full year.                                    enced by many other sectors of the
                                                  Both discretes and integrated cir-         economy. This has been a major fac-
                                               cuits contributed to the earnings             tor in expanding the total semicon-
                                               performance. Integrated circuits,             ductor market.
                                               while operating at a loss for the full           Programs to increase yields and
                                               year 1976, operated profitability in          reduce costs require increased in-
                                               the third and fourth quarters. Dis-
                                                                                             vestment. Adequate and consistent
                                               crete products operated at satisfac-
                                                                                             fixed asset spending is key to the
                                               tory profit levels throughout the year.
                                                                                             achievement of future goals.
                                                  Success in the Discrete Semicon-              As part of a multi-year investment
                                               ductor Division is primarily the result       program, the Discrete Semiconductor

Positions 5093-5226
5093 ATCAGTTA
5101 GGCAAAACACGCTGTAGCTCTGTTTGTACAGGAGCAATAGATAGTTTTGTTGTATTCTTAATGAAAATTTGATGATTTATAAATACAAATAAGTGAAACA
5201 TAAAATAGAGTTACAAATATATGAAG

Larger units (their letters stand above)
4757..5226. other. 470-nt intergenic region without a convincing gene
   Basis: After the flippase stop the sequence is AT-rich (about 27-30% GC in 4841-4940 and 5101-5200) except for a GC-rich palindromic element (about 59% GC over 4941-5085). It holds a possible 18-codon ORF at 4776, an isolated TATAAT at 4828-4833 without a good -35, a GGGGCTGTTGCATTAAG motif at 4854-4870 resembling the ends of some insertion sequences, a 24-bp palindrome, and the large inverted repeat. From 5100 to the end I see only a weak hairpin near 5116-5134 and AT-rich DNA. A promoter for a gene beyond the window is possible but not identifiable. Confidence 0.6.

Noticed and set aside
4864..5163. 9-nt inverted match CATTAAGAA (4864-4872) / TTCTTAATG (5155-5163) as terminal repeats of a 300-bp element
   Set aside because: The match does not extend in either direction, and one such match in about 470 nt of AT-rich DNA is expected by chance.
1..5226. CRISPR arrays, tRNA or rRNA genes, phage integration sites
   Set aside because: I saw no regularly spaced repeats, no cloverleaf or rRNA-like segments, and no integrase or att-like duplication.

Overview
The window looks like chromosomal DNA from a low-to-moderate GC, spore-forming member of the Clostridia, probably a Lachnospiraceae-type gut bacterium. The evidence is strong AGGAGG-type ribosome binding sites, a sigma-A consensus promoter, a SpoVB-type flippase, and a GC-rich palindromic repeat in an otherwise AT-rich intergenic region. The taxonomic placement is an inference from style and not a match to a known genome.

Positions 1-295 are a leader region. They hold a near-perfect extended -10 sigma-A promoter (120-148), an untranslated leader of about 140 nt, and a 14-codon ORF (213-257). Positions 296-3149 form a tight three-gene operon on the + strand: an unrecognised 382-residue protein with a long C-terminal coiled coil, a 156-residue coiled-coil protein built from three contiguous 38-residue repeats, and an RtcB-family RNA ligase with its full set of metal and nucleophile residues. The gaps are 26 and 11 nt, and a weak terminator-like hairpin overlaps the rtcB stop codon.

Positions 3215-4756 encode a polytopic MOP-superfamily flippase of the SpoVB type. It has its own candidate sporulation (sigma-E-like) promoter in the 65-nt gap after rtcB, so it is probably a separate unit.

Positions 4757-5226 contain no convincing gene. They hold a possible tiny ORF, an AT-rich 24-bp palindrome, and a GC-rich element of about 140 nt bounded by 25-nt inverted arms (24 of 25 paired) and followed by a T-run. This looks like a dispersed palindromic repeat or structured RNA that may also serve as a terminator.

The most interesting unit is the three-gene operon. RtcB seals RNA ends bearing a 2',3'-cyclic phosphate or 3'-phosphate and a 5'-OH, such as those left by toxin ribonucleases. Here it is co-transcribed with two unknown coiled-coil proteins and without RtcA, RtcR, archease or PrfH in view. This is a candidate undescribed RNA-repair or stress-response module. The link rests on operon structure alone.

of increased productivity, improved            Division is automating process and
                                               yields and strategic capital invest-          product equipment in important areas
                                               ment programs which have led to a             such as power and signal transistors.
                                               more aggressive marketing stance.             The use of computer-operated diffu-

     sion modules is growing along with             improve marketshare, profitability
     increased use of ion implantation.             and technological leadership.
     These investments are strategic. They             The division continues to enjoy a
     not only should lead to increased              front rank position in the linear IC
     share of market, but should also help          marketplace. It is quite strong in all
     provide better overall return on               important linear processes including
     investment.                                    ion implantation and linear compati-
         During 1976, Motorola continued to         ble I2L. The division manufactures a
      earn its front running reputation for         broad line of linear products and has
      developing and introducing new dis-           an aggressive new product develop-
      crete products for both existing and          ment program.
      new applications. A few examples:                The new frequency synthesizer,
         A new 1500 volt horizontal deflec-         which has application in recently intro-
      tion transistor was introduced into the       duced 40 channel citizen band radios,